EDGBASTON MP VISITS LOCAL MENTAL HEALTH CHARITY
Preet Kaur Gill MP for Edgbaston has paid a visit to a leading counselling provision in Birmingham to discuss how the city’s mental health offering could be improved.
50-year-old charity Open Door welcomed Preet Kaur Gill MP to discuss its plans for a campaign to encourage policy makers to invest sufficiently in mental health services in Birmingham, and to ensure patients receive the right services at the right time.
Over the past 12 months, Open Door has received just under 1,500 referrals, with three quarters of those going on to attend counselling with the charity. It currently has 500 people on its waiting list to be helped, and even its urgent list is four weeks long.
Carmel Mullan-Hartley, Chief Executive of Open Door, said: “We were pleased to welcome Preet Kaur Gill MP to talk to her about the issues around current mental health provisions, and the desperate need for investment in services, within Birmingham.
“Budgets are so stretched that young people are having to wait up to five months after an initial referral to receive treatment. By this point, it’s likely that their mental health will have deteriorated further, resulting in their issues becoming more complex and often resulting in an increase of self-harming and suicidal thoughts and feelings. The standard six sessions will then often be insufficient to meet their needs.
“More investment would see us able to intervene earlier, meaning we could provide more cost-effective treatment, and consequently more people could be helped. There is a city-wide issue with young people and their parents unsure of where to go for help. Therefore, it’s vital Birmingham continues to invest in services such as ours to supply these vital lifelines.”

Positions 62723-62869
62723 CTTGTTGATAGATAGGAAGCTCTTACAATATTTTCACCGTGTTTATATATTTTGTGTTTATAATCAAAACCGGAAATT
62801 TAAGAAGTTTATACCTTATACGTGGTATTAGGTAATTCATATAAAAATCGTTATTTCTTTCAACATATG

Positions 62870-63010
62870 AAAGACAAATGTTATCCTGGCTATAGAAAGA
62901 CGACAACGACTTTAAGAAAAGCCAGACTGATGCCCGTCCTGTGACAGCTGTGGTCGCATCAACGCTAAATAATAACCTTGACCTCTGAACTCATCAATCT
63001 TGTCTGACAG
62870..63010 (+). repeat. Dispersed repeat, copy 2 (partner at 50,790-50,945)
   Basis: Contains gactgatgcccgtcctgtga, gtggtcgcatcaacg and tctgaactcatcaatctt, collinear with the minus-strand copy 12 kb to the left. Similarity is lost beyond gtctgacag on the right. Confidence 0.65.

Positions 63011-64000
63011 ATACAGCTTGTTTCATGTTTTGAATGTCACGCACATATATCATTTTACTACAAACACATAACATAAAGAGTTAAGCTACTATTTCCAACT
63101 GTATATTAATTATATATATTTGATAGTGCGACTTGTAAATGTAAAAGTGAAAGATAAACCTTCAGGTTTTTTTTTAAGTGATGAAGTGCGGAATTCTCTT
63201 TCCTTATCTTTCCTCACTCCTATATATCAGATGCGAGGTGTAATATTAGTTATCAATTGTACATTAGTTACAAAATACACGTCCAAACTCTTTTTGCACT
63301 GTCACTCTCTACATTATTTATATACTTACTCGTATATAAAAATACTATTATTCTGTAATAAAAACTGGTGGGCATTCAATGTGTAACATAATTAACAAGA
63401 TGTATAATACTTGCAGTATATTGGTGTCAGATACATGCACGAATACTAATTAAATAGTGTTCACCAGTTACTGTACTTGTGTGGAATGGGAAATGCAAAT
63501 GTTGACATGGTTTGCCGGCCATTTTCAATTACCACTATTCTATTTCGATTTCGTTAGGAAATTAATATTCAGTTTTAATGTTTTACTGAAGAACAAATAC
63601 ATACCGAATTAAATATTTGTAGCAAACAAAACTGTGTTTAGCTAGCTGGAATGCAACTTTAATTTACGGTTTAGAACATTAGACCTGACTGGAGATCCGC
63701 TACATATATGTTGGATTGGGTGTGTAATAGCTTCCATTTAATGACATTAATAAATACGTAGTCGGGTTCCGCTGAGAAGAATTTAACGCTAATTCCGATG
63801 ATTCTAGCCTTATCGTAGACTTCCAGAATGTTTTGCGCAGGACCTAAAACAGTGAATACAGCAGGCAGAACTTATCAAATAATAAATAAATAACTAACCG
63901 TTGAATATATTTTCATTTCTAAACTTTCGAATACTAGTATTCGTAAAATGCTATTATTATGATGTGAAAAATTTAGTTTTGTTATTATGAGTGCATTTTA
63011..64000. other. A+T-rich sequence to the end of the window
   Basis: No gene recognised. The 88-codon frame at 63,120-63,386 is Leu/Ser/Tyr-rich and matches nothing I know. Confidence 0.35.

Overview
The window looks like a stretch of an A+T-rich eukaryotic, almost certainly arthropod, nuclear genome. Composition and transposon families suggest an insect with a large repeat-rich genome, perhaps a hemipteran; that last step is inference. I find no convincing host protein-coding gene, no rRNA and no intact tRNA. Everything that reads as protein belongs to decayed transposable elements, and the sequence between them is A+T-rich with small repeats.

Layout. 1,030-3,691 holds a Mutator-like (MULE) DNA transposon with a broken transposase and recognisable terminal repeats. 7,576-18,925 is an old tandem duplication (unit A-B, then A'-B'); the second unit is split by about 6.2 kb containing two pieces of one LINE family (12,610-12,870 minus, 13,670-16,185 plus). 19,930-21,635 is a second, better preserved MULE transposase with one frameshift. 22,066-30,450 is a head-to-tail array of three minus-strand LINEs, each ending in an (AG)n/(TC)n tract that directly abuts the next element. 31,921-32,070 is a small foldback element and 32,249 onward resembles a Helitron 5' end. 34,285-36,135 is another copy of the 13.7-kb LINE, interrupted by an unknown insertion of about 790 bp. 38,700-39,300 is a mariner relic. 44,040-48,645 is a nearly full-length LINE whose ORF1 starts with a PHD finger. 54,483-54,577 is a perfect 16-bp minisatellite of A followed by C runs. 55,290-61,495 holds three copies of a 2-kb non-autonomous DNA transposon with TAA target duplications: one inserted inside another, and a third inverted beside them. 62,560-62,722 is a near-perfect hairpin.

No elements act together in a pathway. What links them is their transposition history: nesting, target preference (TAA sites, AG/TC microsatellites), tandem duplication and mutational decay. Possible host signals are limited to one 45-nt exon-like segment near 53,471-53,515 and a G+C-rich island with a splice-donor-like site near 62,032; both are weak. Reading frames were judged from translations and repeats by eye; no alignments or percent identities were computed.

Preet Kaur Gill MP added: “Mental illness is a matter close to my heart, and one I regularly campaign for. Visiting Open Door today has provided me with valuable insight into the problems my constituents are facing, and how person-centred counselling can help empower some of the most vulnerable of our young people in Birmingham.
“The challenges for mental health service providers are clear: demand is growing, young people are presenting with complex conditions, and funding is being cut. For the sake of our young people, it is important that we continue to hold the government to account to ensure they deliver on their promise for genuine parity of esteem.”
Now based on the Calthorpe Estate, Open Door Counselling was established in 1967 by a group of visionary counsellors and psychiatrists. It provides one-to-one person-centred counselling to young people aged between 12 and 25 who are experiencing mental health problems and emotional distress.
Open Door offers support groups for parents of young people who are enduring mental health problems, and for adults who are struggling with their mental health. These groups are facilitated by an experienced Open Door practitioner. It hopes to empower and enable young people to cope more effectively with their mental health and emotional well-being and live more fulfilling lives.
For more information on Open Door and how you can support the charity in its vital work, visit www.opendoorcounselling.org.uk.